In a pivotal scene towards the conclusion of the French film, C’est la vie!, an impromptu concert occurs at a chateau, the setting for a wedding reception that goes awry in this hilarious closing feature at the Toronto International Film Festival or TIFF, this year. That group of players is fronted by a flautist, and the mellifluous tunes he carries acts as a coda to an entertaining event. That bansuri exponent taking centre-stage is Rishab Prasanna, and he is part of a pool of global talent from India and of Indian origin that is asserting its presence upon the international screen.
If Prasanna starred in a musical interlude, there were animated scenes in two films that had their world premiere at TIFF that were the handiwork of the Vancouver-based Kunal Sen. As documentary filmmaker Morgan Spurlock’s Super Size Me 2: Holy Chicken showed up the food industry, as in the original film, Sen’s work was credited with having added to the film. His name also appeared in the credit for Black Kite, a film shot guerrilla-style in Kabul, by Afghan-origin director Tarique Qayumi where kites symbolise the harrowing recent history of that troubled nation. Sen’s animation soars through the film, accentuating and complementing the footage.
These were just a couple of Indians at TIFF, not associated with Indian productions. If Irrfan Khan and Tannishtha Chatterjee are already actors with global recognition, Adil Hussein is joining that list, as he essayed an intense performance in the Norwegian film, What Will People Say, as a Pakistani-origin father and his orthodox views coming into conflict with his daughter’s quest for liberty from those shackles. The Raj reboot comedy, Victoria & Abdul featured Ali Fazl as the Indian manservant-turned-clerk to Queen Victoria. However, he had the unfortunate experience of being cast opposite Dame Judy Dench that too with this particular V&A appearing like a museum piece.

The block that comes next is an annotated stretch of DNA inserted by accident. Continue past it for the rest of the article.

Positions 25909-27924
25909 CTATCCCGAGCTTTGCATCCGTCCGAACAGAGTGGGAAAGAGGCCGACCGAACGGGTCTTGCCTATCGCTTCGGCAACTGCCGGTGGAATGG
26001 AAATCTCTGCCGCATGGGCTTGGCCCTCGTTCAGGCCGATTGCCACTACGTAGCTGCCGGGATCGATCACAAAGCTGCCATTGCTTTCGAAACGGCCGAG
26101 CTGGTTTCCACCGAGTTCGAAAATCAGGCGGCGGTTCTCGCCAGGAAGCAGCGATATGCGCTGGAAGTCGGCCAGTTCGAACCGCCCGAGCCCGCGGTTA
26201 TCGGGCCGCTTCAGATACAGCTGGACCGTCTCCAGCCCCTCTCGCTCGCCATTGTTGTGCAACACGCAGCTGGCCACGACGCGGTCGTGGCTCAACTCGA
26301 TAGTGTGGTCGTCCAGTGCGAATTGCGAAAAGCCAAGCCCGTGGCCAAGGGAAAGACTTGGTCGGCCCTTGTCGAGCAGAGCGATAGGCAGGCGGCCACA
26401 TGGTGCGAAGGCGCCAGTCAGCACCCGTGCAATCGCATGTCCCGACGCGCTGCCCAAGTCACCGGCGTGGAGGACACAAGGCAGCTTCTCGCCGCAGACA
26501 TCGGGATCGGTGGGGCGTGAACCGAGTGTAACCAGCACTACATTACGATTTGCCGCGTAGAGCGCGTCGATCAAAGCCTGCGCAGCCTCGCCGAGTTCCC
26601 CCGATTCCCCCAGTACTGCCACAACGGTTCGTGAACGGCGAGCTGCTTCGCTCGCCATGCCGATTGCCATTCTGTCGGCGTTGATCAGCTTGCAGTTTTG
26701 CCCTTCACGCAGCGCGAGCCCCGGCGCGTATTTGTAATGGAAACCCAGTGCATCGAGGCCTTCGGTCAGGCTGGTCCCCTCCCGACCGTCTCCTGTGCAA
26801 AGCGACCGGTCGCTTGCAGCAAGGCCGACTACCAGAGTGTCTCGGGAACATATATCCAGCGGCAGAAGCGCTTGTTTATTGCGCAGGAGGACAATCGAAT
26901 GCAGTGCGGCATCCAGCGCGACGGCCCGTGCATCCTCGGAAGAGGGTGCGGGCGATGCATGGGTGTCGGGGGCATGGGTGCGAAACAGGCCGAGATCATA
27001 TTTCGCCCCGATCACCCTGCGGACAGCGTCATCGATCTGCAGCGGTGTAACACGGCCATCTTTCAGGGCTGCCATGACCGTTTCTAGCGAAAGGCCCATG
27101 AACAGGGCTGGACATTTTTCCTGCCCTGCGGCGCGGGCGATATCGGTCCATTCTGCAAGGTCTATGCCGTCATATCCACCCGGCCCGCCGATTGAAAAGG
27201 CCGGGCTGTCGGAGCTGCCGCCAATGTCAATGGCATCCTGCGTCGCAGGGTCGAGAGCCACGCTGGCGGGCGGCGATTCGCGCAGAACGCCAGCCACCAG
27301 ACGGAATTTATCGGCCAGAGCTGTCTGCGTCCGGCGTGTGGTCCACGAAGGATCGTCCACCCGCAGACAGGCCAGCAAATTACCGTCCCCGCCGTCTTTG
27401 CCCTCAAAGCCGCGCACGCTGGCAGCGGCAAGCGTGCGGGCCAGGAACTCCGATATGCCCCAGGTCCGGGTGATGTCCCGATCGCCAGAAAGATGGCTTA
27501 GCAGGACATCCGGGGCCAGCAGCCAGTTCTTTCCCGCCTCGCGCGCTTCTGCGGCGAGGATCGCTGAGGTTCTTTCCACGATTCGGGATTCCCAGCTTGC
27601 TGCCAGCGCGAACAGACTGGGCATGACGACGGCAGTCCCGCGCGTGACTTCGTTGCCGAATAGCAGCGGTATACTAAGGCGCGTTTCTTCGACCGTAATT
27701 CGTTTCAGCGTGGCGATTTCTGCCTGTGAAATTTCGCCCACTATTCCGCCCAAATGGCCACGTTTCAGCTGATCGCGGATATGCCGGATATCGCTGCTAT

While Spurlock’s film won the second runner-up accolade at TIFF’s People’s Choice Documentary Award, the first runner-up was Long Time Running, directed by Indo-Canadian Jennifer Baichwal with Nicholas De Pencier. Another Indo-Canadian with a documentary at the festival was Anjali Nayar, who directed Silas, about Liberian activist Silas Siakor, along with Hawa Essuman.
There may well have been other appearances, some unexpected, but what TIFF 2017 made evident is that Indian-origin talent is going way beyond Mumbai as it takes to the global red carpet.